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SOUTH AFRICA: Counting the cost of snubbing Tutu, the Dalai Lama

October 5, 2011 | 12:25 pm

Desmond Tutu
REPORTING FROM JOHANNESBURG, SOUTH AFRICA -– Government officials in South Africa on  Wednesday were counting the cost of snubbing two international icons -- Nobel peace laureates Desmond Tutu and the Dalai Lama.

Many activists, academics, editorialists and politicians bemoaned the South African government's failure to issue a visa to the Dalai Lama for so long that he cancelled his planned trip, days before he was due to fly to South Africa for Tutu's 80th birthday celebrations.

Critics said the South African government appeared wary it would upset its most powerful trade partner, China, if it offered a visa to the Tibetan spiritual leader.

Tutu, who this week called the South African government disgraceful, said in a radio interview Wednesday the government was siding with oppressors, which constituted a devastating insult to the many who died in the country’s struggle against apartheid.

"And here we are siding with one of the most vicious oppressors and we are scared to say no,” he said. “All the people involved in the struggle must be turning in their graves."

At a news conference Tuesday, a visibly angry Tutu had warned that South Africans would one day pray for the fall of the ANC, just as they once prayed for the fall of the National Party and its apartheid policies. He directed his comments at President Jacob Zuma, leader of the ruling African National Congress.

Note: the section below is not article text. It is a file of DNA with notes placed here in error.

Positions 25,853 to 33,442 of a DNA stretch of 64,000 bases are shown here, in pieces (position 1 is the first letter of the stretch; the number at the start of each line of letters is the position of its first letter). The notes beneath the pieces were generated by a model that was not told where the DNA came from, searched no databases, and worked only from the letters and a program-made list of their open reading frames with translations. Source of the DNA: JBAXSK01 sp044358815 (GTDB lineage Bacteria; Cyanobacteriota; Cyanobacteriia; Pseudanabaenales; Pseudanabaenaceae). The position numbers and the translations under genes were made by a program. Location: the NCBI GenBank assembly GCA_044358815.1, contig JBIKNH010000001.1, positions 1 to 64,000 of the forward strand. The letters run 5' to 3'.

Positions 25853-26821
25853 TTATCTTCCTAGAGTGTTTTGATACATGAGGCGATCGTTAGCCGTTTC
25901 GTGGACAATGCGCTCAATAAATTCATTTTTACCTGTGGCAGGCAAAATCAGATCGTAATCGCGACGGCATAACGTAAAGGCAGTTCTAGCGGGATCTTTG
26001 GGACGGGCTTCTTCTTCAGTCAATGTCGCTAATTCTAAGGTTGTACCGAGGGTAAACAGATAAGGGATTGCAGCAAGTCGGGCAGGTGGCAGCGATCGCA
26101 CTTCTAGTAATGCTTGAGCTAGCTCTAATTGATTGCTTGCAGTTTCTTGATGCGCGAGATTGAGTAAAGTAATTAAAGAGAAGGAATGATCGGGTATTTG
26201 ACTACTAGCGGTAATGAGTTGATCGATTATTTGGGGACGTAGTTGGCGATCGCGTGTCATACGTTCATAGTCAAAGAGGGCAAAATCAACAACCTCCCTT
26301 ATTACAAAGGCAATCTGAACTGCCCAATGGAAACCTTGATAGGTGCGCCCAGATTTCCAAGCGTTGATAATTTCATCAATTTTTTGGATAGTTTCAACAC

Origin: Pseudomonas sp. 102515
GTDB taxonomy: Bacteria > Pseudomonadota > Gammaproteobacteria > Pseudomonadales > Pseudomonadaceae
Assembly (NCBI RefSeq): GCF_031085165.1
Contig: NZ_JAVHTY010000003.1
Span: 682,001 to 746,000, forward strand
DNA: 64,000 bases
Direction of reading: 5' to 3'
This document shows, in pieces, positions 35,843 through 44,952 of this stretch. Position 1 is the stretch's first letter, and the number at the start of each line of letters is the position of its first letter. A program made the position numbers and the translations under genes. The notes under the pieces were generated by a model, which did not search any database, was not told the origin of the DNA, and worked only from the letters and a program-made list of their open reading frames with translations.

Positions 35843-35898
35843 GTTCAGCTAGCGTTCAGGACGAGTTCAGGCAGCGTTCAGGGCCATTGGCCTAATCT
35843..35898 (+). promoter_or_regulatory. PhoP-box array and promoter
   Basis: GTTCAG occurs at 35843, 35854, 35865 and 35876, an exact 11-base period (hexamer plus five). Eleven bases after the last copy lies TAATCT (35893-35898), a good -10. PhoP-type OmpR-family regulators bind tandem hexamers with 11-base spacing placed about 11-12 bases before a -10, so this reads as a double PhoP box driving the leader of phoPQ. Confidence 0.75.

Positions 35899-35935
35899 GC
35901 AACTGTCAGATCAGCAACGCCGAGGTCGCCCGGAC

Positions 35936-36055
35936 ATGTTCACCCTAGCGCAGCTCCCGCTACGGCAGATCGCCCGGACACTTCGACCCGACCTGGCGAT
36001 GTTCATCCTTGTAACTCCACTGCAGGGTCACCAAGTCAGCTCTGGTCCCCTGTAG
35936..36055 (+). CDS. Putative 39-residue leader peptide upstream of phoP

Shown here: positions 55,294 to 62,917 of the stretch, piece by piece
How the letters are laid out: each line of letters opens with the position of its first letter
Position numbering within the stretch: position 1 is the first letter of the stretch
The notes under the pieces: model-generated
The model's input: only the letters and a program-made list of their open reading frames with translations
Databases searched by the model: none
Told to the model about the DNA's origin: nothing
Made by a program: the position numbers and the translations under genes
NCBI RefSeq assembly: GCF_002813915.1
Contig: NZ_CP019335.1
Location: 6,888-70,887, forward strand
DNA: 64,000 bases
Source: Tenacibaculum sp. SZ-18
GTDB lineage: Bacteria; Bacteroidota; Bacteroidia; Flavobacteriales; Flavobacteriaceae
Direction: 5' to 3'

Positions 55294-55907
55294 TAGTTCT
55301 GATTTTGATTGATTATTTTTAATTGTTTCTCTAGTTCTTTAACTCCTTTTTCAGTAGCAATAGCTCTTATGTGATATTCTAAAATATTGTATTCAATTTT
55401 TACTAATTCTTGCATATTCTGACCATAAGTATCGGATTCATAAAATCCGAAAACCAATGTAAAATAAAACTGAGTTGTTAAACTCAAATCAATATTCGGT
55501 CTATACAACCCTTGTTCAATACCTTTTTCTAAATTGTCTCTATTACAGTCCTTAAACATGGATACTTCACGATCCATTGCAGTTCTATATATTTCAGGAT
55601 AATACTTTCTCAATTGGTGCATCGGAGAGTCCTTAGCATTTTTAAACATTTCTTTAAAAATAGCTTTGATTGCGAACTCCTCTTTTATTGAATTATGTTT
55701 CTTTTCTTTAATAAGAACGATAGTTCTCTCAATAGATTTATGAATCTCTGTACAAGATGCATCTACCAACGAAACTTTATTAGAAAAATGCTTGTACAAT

"Hey Mr. Zuma, you and your government don’t represent me,” said Tutu, whose birthday is Friday. “You represent your own interests. I am warning you out of love. I am warning you, like I warned the Nationalists, that one day we will start praying for the defeat of the ANC government. You are disgraceful. Watch out! Watch out!"

Several analysts were skeptical of claims Wednesday by deputy president Kgalema Motlanthe that South Africa would have offered a visa to the Dalai Lama. Some said the government’s handling of the issue could only make them look bad.

Tinyiko Maluleke, an analyst with the University of South Africa, told the South African Press Assn. the issue was “a huge, huge publicity disaster for our country.”

"There's only one Dalai Lama in the world and only one Desmond Tutu in the world and if any country misses the opportunity to host them or to treat them with courtesy, you can bet that that becomes the worst news about that country, and that is exactly what has happened to our country now," Maluleke said.

Tokyo Sexwale, a senior ANC minister, acknowledged the government would not look good in the world.

"I have great respect for the Arch," he added referring to Tutu, who is the retired Anglican archbishop of Cape Town. "This situation is very disturbing. It has left a lot to be desired and it is unfortunate that it happened.”


Dalai Lama to give up role as political leader

SOUTH AFRICA: Dalai Lama cancels visit, with no decision on visa

SOUTH AFRICA: Weighing China's sensitivity over Dalai Lama visa

--Robyn Dixon

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Photo: South African Nobel Prize laureate Desmond Tutu addresses the media Tuesday in Cape Town, South Africa. Credit: Rodger Bosch / AFP/Getty Images